It is one of the principal objects of this invention to provide a fluid flow control device which is adapted for use in any system in which the control of fluid pressure is desirable, which operates with a minimum of moving parts, which lends itself to relatively efficient and inexpensive manufacturing techniques, and which can comprise any essentially disposable unit.

SUMMARY OF THE INVENTION

To achieve these and other objects, the invention provides a fluid flow control device which comprises first conduit means adapted for communication with a first source of pressurized fluid and second conduit means adapted for communication with a second source of pressurized fluid. The device further includes third conduit means in flow communication with the first conduit means for conducting the pressurized fluid from the first conduit means. The third conduit means includes generally flexible first wall means forming an interface with a portion of the second conduit means. The first wall means is operative in response to fluid pressures in the second conduit means for metering the flow communication between the first and third conduit means. The metering action of the flexible first wall means adjusts the fluid pressure in the first conduit means until it achieves substantial equilibrium with the fluid pressure then existent in the second conduit means, and thereafter maintains this state of substantial equilibrium, notwithstanding subsequent fluctuations in the pressure in the second conduit means.

In accordance with one embodiment, the device includes means for maintaining constant flow communication between the first and third fluid conduit means, despite the continuous metering action of the flexible first wall means.

In accordance with one embodiment, the device comprises a compact housing which is internally compartmentalized into the above described first, second and third conduit means in a manner which lends itself to efficient manufacture from plastic materials suited for contact with parenteral fluids and the like.

Other features and advantages of the invention will be pointed out in, or will be apparent from, the specification and claims, as will obvious modifications of the embodiments shown in the drawings.

DESCRIPTION OF THE DRAWINGS

FIG. 1 is a diagrammatic view of a fluid flow control device which embodies various of the features of the invention;

FIG. 2 is a perspective view of one embodiment of the pressurized fluid flow control device shown in FIG. 1;

FIG. 3 is an exploded perspective view of the device shown in FIG. 2, with parts broken away to show the flow of fluids through the device;

FIG. 4 is another exploded perspective view of the component parts of the device shown in FIG. 2;

FIG. 5 is a diagrammatic view of the fluid flow control device shown in FIGS. 2 through 4 in association with a membrane plasmapheresis apparatus utilizing spacedapart sheets of microporous membranes; and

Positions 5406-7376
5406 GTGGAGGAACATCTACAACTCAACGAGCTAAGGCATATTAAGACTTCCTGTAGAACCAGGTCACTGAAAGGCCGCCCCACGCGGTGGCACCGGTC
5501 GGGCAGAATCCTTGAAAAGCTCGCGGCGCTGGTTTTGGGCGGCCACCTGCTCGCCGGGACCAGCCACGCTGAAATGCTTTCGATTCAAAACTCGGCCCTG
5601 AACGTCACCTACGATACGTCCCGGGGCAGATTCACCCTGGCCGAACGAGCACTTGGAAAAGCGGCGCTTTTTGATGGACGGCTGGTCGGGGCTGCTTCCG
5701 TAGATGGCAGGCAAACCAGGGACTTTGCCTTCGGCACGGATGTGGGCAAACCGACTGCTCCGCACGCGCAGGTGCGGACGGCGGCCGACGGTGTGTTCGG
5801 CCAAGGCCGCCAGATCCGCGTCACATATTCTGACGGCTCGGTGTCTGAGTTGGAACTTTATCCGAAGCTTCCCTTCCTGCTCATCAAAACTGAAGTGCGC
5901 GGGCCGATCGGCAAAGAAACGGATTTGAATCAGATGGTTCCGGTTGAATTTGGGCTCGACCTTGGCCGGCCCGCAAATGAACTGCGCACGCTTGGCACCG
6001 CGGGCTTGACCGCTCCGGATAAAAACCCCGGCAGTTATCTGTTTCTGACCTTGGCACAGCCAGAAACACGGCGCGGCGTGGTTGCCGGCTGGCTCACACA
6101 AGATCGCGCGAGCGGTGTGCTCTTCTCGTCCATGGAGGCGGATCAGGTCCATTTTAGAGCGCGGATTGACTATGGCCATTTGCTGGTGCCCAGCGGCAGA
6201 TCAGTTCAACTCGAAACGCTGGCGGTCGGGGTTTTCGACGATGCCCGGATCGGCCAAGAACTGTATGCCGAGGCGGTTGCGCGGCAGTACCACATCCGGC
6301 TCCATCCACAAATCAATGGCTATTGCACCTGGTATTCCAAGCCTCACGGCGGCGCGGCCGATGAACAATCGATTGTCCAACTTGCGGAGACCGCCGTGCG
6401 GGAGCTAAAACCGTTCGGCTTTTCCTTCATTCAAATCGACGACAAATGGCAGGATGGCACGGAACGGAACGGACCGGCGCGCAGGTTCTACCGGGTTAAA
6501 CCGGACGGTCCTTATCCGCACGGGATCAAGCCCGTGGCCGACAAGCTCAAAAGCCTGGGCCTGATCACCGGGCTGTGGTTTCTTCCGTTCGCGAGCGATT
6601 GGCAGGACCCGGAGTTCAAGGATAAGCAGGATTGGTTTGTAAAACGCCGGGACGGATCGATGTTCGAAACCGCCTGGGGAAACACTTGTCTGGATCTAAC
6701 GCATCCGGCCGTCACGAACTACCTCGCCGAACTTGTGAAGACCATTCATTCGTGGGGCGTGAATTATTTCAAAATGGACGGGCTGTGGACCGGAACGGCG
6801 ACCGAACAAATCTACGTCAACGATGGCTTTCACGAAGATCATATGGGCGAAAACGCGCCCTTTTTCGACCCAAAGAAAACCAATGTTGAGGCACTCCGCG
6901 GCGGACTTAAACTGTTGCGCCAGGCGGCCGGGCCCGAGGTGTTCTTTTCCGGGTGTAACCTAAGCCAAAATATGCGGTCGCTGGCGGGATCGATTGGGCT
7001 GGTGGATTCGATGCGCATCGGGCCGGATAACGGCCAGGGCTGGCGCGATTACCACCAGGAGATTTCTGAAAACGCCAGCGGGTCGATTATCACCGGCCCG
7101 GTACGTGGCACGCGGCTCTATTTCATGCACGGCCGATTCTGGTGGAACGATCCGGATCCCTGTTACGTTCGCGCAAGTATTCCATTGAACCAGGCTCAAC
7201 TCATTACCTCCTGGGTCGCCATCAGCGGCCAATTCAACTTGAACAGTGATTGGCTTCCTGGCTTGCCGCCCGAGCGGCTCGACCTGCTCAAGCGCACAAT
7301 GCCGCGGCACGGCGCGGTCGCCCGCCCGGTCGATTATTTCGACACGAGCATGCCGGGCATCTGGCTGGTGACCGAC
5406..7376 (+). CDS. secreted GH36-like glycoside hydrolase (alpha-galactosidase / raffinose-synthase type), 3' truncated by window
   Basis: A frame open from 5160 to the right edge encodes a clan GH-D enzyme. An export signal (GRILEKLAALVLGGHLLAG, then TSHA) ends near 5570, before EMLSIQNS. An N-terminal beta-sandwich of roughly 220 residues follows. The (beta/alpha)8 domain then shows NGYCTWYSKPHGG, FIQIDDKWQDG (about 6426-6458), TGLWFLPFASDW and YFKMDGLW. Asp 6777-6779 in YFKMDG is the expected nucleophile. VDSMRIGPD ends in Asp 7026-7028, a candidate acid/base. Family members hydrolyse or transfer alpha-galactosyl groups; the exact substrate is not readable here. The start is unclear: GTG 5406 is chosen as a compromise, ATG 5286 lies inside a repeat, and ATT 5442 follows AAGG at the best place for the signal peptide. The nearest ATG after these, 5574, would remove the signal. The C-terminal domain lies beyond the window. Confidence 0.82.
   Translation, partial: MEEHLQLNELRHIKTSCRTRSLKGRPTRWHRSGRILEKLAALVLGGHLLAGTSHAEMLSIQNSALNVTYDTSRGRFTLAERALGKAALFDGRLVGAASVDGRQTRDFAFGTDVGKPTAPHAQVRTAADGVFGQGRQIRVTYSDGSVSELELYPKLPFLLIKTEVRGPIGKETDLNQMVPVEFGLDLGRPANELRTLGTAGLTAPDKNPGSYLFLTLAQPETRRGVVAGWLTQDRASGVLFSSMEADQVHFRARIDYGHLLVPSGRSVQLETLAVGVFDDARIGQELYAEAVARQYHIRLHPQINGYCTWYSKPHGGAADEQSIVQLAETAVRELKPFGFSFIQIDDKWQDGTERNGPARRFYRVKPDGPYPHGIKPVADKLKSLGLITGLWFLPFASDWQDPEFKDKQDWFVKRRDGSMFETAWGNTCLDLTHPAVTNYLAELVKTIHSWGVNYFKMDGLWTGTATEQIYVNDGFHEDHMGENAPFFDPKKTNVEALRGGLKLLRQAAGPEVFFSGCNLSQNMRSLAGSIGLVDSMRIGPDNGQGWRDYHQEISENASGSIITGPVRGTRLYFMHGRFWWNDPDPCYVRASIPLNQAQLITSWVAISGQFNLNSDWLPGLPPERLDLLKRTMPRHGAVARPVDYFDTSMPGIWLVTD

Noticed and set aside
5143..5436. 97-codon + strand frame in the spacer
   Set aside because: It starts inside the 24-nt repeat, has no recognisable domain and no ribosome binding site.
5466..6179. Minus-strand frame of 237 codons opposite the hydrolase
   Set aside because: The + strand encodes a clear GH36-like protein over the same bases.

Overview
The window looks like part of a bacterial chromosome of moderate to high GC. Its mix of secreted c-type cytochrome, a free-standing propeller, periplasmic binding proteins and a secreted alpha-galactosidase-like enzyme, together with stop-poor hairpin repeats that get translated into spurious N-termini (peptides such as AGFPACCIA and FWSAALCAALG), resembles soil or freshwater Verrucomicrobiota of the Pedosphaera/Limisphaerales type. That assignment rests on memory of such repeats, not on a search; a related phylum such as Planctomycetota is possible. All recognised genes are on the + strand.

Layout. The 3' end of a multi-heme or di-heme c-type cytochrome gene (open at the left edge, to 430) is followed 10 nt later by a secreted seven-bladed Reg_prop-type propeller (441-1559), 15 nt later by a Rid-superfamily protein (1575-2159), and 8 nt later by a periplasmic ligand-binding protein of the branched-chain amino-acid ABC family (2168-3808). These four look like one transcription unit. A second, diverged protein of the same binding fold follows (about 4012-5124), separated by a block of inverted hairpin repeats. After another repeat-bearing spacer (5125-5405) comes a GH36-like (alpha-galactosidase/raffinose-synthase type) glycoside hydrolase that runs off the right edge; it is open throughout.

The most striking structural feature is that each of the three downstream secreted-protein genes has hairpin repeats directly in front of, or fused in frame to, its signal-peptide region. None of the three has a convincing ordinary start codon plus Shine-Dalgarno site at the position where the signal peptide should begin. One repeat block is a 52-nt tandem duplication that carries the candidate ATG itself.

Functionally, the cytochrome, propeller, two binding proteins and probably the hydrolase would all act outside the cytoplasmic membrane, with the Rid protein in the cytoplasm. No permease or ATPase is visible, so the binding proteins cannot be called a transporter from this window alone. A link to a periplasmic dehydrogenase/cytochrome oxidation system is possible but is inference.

FIG. 6 is a perspective and partially diagrammatic view of a module in which a cluster of hollow fiber membranes are supported and which is adapted for use with the membrane plasmapheresis apparatus shown in FIG. 5.

Before explaining the embodiments of the invention in detail, it is to be understood that the invention is not limited in its application to the details of construction and the arrangement of components set forth in the following description and as illustrated in the drawings. The invention is capable of other embodiments and of being practiced and carried out in various ways. Also, it is to be understood that the phraseology and terminology used herein is for the purpose of description and should not be regarded as limiting.

DESCRIPTION OF THE PREFERRED EMBODIMENT

A fluid flow control device 12 is shown in FIG. 1. As will soon become apparent, the device 12 is applicable for use in a number of diverse environments in which it is desirable to control the flow of pressurized fluids for whatever reasons.

As is shown in FIG. 1, the device 12 includes conduit means defining first, second and third fluid pathways, respectively 28, 30, and 32. The first and second fluid pathways 28 and 30 are each individually adapted to communicate with its own source 29 and 31 of pressurized fluid to conduct pressurized fluid from the respective source 29 and 31. The third fluid pathway 32 is in flow communication with the first fluid pathway 28 to conduct pressurized fluid therefrom.

In addition, the third fluid pathway 32 includes first wall means 34 which forms an interface with a portion of the second fluid pathway 30. The first wall means 34 is made of a flexible material and is operative in response to the fluid pressure in the second fluid pathway 30 for movement (as is generally shown by the use of arrows and phantom lines in FIG. 1) to meter the flow communication between the first and third fluid pathways 28 and 31.

More particularly, in response to an initial condition in which the fluid pressure in the second pathway 30 exceeds the fluid pressure in the first pathway 28, the first wall means 34 is moved to restrict the flow of fluid between the first and third pathways 28 and 32. This serves to elevate the fluid pressure in the first pathway 28 until a condition of substantial equilibrium between the fluid pressures in the first and second pathways 28 and 30 occurs. Thereafter, the first wall means 34 is operative in response to subsequent fluctuations in the fluid pressure in the second pathway 30 to maintain a condition of substantial equilibrium between the two fluid pressures.

The device 12 as heretofore described may be variously constructed, depending upon the particular operative environment in which use is contemplated. In the embodiment illustrated in FIGS. 2 through 4, the device 12 comprises a compact housing 36 enclosing an interior area 38. The interior area 38 is itself compartmentalized by spaced wall means 40 into the three fluid pathways 28, 30, and 32 heretofore described.